A. Brannan Vines has never been to war, but her husband, Caleb, was sent to Iraq twice, where he served in the infantry as a designated marksman. He’s one of 103,200, or 228,875, or 336,000 Americans who served in Iraq or Afghanistan and came back with PTSD, depending on whom you ask, and one of 115,000 to 456,000 with traumatic brain injury.
- This is a quantitative numerical claim. There is not enough information provided to prove that credibility of Caleb’s place among some several hundred thousand other PTSD and traumatic brain injury sufferers.
- “Served” in Iraq or Afghanistan covers a broad spectrum of people. Not everyone who served fought directly in battle or experienced the same degree of trauma.
- Why do these statistics have such a large deviation of error? 1 in 103,200 Americans who served in Iraq or Afghanistan and came back with PTSD is a lot different than 1 in 336,000, along with the numbers for traumatic brain injury. It seems a little unprofessional to throw around numbers with deviations of almost 200,000 when your dealing with an issue this serious.
- Who does the author mean when they state, “Depending on whom you ask?” A person on the street could make up the number 336,000 Americans who served in Iraq or Afghanistan came back with PTSD.
B. Now, he’s rounder, heavier, bearded, and long-haired, obviously tough even if he weren’t prone to wearing a COMBAT INFANTRYMAN cap, but still not the guy you picture when you see his “Disabled Veteran” license plates. Not the old ‘Nam guy with a limp, or maybe the young legless Iraq survivor, that you’d expect.
5. This is an analogy claim. The author compares Caleb to an old Vietnam soldier or a young legless Iraq survivor.
6. This claim can be very controversial. According to the author, Caleb’s round, tough appearance isn’t what most people see when they think of “Disabled Veteran.” By using colloquial terms such as, “Old ‘Nam guy with a limp,” and saying “that you’d expect,” the author assumes that her audience is predisposed to looking at disabled veterans in a certain light.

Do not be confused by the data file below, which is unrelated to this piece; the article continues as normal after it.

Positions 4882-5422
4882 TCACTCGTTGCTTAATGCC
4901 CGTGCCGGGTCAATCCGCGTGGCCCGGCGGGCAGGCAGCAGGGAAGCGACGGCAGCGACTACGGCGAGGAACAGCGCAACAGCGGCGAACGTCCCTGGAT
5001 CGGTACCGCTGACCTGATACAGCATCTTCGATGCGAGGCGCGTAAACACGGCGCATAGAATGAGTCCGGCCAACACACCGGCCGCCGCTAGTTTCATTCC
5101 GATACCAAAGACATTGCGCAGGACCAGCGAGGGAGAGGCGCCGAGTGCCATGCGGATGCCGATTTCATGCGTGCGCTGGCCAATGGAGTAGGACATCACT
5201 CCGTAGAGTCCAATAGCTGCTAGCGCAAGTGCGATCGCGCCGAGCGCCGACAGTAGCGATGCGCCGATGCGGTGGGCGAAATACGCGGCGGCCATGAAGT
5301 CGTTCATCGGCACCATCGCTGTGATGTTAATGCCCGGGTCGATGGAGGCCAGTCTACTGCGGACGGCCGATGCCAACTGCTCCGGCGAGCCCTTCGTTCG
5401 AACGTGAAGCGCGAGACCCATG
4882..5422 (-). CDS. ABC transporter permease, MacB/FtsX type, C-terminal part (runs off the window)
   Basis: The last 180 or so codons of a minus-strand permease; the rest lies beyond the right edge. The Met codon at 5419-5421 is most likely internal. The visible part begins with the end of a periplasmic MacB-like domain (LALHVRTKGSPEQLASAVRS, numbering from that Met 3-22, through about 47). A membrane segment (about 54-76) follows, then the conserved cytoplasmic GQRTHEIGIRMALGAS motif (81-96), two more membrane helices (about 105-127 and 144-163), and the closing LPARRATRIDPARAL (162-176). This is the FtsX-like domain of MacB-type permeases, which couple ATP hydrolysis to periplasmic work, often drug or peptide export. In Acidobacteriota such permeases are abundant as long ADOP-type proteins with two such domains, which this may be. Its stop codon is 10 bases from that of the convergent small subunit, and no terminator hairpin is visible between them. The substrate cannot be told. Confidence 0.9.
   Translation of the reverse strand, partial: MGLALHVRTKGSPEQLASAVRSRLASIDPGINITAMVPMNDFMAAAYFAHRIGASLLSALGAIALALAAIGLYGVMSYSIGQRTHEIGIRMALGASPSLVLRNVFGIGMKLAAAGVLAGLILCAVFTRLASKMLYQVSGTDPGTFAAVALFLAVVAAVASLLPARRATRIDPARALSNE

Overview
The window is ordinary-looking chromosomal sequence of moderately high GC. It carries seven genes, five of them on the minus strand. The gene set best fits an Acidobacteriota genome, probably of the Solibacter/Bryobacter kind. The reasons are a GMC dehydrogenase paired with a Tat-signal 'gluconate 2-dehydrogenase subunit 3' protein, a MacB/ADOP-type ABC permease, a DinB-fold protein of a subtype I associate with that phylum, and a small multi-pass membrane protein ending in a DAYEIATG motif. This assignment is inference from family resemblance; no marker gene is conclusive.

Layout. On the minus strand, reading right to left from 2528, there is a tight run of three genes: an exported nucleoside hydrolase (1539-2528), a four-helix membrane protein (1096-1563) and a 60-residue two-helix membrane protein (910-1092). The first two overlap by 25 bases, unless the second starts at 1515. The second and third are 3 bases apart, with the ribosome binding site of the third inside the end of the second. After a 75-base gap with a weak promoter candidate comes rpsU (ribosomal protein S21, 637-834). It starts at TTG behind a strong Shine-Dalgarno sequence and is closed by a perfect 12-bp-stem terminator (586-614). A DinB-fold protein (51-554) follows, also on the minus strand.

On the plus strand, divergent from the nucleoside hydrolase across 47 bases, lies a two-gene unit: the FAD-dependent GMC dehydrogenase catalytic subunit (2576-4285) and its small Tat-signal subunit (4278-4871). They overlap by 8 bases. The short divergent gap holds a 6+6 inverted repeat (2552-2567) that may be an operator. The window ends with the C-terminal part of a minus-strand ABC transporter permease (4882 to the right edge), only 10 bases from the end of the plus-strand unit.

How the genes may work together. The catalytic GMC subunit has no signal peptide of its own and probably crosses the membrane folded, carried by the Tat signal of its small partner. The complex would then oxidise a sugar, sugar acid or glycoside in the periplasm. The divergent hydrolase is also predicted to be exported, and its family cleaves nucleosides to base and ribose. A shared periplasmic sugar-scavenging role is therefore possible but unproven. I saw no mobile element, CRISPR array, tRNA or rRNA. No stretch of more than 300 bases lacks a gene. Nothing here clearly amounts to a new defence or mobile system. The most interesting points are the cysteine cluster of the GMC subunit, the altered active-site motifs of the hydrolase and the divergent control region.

C. “Somebody at the VA told me, ‘Kids in Congo and Uganda don’t have PTSD,’” Caleb tells me angrily one day.
7. This is an evaluative claim. In this text, the author is evaluating Caleb’s response after he, too, evaluated someone’s extremely vague factual claim. It looks as though the VA is to blame for this interjection to make Caleb’s PTSD appear inexcusable.
8. “Somebody at the VA” makes readers assume the person stating this claim to combat Caleb’s PTSD is directly related to the VA’s administration. In this case, “somebody” could have just been a irritable passerby in the clinic.
9. There is unfortunately no way for readers to tell that Caleb was in fact angry when telling this information. Instead of stating that Caleb “seemed angered” when telling this information, she jumps to the conclusion that Caleb was in fact mad upon hearing this statement.
D. He wasn’t diagnosed for years after he got back, despite Brannan’s frantic phone calls to the VA begging for tests, since her husband, formerly a high-scoring civil-engineering major at Auburn University, was asking her to help him do simple division.
10. This is an moral/ evaluative claim. The blame is placed on the VA in this scenario and their inability to test Caleb.
11. “Years” after Caleb got back could have been two years or eight, as a specific time is not given.
12. “Phone calls to the VA begging for tests” again could have been two phone calls or eighty. These calls could have been made over the course of three years or three days. “Begging” could have been a repeated request or an extremely vocal cry for help.